Launched with the aim of converting the current large number of cash based retail payments into cashless, several Smart Phone Payment Apps have gone live with JustPay since January 2018. JustPay, a brainchild of LankaClear, intends to leverage on the increasing popularity of smart phones in the country by enabling such devices to make everyday payments without using credit or debit cards. With the rise in use of smart devices among the population, more than 45% of the mobile phones have already been converted to be smart phones while the adoption rate is rising rapidly.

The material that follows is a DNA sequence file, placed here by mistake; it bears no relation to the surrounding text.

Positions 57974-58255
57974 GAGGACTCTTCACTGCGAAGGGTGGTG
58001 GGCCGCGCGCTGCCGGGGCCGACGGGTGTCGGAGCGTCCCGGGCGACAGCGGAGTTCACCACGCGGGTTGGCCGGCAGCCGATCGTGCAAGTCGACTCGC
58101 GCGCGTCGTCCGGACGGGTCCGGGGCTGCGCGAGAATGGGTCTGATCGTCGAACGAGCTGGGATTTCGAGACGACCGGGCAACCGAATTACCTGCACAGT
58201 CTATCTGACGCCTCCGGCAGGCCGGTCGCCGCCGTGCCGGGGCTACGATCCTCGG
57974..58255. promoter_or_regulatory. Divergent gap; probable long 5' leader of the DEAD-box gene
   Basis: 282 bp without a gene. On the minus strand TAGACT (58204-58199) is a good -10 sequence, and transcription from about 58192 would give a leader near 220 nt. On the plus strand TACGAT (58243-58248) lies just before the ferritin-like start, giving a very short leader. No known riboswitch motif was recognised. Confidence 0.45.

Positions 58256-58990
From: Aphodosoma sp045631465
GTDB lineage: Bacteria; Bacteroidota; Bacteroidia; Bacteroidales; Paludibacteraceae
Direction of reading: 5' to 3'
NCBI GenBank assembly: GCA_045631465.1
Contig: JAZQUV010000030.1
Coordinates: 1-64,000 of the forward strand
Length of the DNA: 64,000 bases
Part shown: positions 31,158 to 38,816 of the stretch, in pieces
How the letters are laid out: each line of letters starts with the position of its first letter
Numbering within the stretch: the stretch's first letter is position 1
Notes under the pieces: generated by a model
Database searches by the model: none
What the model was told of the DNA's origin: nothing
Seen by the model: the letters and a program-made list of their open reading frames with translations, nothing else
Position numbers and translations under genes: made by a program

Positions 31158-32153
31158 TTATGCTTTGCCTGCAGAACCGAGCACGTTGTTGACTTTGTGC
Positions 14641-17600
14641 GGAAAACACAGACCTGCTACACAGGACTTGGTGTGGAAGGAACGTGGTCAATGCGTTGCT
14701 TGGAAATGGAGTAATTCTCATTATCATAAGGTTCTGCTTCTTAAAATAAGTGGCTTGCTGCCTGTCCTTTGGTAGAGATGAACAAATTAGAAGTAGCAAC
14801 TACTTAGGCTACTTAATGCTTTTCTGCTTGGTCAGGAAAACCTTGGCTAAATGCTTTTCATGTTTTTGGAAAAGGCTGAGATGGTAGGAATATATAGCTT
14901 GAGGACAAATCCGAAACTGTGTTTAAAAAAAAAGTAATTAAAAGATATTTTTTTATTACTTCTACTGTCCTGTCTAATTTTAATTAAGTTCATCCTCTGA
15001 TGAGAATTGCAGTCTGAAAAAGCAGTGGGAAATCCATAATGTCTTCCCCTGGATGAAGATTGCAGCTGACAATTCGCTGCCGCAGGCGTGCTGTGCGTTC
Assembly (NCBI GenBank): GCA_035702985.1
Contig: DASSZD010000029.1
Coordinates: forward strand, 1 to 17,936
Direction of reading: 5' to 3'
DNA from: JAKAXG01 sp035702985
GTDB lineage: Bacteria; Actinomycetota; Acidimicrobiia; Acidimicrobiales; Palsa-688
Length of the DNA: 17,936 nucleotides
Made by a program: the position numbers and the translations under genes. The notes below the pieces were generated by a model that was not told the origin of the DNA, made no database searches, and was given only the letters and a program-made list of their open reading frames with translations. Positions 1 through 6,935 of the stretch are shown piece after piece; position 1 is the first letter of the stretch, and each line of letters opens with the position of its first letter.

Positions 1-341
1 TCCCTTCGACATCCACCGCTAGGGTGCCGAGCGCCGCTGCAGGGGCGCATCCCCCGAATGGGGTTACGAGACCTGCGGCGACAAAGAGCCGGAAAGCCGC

This revolutionary initiative is fast becoming the de facto payment mode for retail payments, which is providing ultimate convenience to busy consumers. The Smart apps powered by JustPay that are emerging attempts to solve the common problems encountered by the general public and bound to harness the massive opportunity it presents. Already a number of innovative apps have gone live on JustPay, such as UPay, IPay, DirectPay, OrelPay, Dialog Genie and Sampath PayApp etc. While Dialog eZ Cash, Mobitel mCash and FriMi are using JustPay payment mode to top up their payment wallets. Several more apps are at the verge of going live with JustPay to add to the already impressive lineup. Customers of Bank of Ceylon, Commercial bank, Sampath bank, People’s Bank, Cargills bank, NTB, HNB, PABC, LOFC and Commercial Leasing and Finance are already using the above apps that are currently live. We have experienced a massive 20-fold growth in JustPay new registrations during the past six months, which clearly indicates the acceptance of this payment mode among many segments of the population. JustPay has provided the ultimate convenience to customers in making payments and has already begun to create a few ripple effects in the retail payments landscape in the country.